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Eleanor Rambo

November 10, 2021

Degrees

2020, MA English, Boston College

2016, BA English, Case Western Reserve University

Bio

I study twentieth-century American and Russophone literature, and I am also interested in urban studies. In my academic research I focus on things ranging from American movie musicals to postcolonial theory, and I write literary reviews of works in translation.


Teaching Awards

  • UNC Latina/o Studies Program Teaching Award

Catherine (Cate) Rivers

September 24, 2021

Degrees

2019, BA English, North Carolina State University

Bio

Cate Rivers is a doctoral candidate in Comparative Literature. She graduated from North Carolina State University in 2019 with a BA in English and minors in history and Japan studies. Her main area focuses are the Southern United States and Japan. Her interests span trauma studies, nationalism, memory, gender and critical race theories, modernism, cultural representations of mental illness, mysticism, and Buddhist literature. Her ongoing research project frames 20th century Japanese novels and novels from the Southern Renaissance as social histories, with particular attention to war memory, family history, culpability, the construction of “family,” and the relation between national identity and self-conception.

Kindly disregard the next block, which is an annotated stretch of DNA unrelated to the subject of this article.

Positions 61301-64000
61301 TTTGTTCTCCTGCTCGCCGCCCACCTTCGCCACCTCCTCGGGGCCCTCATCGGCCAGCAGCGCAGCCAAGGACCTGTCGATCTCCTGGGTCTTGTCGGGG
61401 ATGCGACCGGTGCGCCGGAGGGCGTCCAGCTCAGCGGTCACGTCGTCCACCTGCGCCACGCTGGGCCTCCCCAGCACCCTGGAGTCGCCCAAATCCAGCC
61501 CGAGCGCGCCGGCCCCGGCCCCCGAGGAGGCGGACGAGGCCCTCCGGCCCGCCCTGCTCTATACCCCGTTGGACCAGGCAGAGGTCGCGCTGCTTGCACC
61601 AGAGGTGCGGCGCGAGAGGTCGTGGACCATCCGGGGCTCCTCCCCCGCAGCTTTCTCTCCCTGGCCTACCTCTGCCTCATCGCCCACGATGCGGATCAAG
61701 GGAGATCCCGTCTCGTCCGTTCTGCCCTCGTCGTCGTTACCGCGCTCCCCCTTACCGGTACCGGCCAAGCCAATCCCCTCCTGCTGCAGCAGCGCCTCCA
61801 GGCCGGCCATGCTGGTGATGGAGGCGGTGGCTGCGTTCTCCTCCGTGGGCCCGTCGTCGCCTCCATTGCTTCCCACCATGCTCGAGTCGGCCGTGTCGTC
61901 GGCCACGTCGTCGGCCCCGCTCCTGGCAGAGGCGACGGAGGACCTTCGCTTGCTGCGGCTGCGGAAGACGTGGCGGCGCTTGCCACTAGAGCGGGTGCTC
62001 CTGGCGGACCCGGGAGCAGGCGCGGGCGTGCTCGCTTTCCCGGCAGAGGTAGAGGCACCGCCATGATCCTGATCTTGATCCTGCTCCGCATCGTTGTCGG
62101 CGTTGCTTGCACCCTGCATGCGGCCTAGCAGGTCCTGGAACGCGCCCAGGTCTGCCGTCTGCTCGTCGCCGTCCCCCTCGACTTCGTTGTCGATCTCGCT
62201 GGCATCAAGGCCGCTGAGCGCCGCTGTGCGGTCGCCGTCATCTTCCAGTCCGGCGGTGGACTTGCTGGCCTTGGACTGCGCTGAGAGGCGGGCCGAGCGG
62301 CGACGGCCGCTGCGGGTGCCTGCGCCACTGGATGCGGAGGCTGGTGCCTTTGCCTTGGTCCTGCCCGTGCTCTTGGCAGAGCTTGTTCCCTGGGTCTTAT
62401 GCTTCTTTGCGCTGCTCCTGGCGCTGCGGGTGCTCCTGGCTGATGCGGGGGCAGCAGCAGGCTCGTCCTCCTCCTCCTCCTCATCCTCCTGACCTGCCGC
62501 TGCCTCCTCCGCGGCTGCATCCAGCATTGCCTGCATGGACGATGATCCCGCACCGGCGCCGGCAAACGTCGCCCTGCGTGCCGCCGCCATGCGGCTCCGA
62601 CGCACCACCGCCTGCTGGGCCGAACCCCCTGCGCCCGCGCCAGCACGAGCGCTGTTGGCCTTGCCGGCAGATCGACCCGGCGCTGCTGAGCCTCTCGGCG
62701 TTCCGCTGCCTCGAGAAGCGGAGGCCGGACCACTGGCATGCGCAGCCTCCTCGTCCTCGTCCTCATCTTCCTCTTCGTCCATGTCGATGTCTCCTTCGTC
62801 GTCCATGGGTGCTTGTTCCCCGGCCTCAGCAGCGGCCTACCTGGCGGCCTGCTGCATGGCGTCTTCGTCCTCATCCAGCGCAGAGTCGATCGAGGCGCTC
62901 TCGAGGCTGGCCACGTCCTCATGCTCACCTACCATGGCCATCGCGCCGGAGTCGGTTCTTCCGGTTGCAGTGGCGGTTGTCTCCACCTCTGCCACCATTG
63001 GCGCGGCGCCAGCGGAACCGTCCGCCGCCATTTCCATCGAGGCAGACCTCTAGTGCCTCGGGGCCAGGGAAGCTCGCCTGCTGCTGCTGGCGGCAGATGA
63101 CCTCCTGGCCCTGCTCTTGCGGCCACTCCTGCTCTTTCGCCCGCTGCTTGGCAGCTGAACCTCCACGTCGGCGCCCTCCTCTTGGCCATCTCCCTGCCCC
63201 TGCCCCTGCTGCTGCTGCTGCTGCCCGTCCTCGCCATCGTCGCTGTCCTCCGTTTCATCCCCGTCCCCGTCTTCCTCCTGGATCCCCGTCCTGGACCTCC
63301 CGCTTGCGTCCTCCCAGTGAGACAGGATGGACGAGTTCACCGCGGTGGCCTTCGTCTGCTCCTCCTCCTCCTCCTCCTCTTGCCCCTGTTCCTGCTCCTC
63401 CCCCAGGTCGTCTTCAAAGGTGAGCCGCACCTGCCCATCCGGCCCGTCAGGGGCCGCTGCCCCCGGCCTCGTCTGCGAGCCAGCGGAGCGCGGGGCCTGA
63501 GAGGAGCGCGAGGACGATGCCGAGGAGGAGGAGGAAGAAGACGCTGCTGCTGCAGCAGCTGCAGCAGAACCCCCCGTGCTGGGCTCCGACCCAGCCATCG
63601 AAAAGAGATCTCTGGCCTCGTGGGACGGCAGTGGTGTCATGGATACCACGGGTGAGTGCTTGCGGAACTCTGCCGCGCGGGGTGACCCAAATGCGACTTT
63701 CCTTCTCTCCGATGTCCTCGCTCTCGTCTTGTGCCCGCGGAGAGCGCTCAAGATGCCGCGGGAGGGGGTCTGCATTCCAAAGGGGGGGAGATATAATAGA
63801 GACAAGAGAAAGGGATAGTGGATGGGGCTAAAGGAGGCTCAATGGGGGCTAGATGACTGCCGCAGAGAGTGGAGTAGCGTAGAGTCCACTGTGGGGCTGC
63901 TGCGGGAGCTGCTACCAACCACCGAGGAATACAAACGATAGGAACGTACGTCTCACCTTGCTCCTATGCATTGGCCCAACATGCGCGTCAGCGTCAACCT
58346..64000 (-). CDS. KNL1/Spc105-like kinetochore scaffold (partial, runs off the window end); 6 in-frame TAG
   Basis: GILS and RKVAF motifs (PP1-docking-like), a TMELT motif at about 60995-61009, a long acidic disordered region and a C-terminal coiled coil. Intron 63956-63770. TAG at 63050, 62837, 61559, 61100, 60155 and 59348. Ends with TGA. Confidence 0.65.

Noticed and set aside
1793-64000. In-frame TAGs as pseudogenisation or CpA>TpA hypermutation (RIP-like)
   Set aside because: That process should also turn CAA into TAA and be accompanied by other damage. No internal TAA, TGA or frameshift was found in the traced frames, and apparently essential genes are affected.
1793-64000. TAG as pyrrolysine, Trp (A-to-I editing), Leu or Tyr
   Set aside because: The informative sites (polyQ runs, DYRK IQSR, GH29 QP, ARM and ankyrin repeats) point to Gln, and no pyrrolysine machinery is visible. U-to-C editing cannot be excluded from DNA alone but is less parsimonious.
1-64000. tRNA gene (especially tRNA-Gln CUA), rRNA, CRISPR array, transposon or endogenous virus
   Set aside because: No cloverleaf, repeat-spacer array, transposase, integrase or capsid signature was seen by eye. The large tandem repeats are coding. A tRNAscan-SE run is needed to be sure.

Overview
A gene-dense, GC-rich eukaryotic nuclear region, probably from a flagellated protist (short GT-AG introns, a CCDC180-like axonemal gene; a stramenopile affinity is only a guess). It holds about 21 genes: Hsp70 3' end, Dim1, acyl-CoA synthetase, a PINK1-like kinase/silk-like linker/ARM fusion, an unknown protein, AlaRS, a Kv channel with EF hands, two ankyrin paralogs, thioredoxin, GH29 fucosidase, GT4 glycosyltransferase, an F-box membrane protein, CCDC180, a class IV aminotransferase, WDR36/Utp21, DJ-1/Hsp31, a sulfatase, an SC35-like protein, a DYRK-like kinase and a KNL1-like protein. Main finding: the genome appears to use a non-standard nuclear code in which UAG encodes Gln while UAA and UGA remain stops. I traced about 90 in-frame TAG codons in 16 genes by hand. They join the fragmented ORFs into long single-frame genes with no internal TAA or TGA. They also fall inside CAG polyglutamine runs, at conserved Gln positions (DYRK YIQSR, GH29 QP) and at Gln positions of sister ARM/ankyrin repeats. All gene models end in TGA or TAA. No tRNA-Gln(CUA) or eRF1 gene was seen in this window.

Beverley Catlett

September 22, 2021

Degrees

2018, MA English, Georgetown University

2016, BA English, Sewanee: The University of the South

Bio

I am a first-year PhD candidate and TA in the Department of English and Comparative Literature at UNC Chapel Hill. Prior to entering the program, I earned my MA in English from Georgetown (2018), and my BA in English from Sewanee: The University of the South (2016). From 2017 to 2019, I pursued a long-term archival research project at Yale University, supported by grants from The Cosmos Club Foundation and Georgetown University. My current research interests include 19th century American literature; literature of the sea; ecocriticism; literary theory; and philosophy.


Publications:

  • Catlett, Beverley. “WH Auden’s On This Island: The Phenomenology of Apocalyptic Revelation at the Point of Epiphany.” Interdisciplinary Literary Studies 22.3 (2020): 185-205.
  • Catlett, Beverley. “Madness as Prophecy in Dystopia: Shakespeare’s Hamlet, Nietzsche’s Philosophy, and Heller’s Satire of Wartime Insanity.” Janus Head 16.1 (2018): 173-225.

Awards

  • 2017 Cosmos Scholar Grant Recipient, The Cosmos Club Foundation (Washington, DC)
  • The Andrew Nelson Lytle Prize for Excellence in English and Southern Studies, Sewanee: The University of the South (2016)

Curriculum Vitae / Resume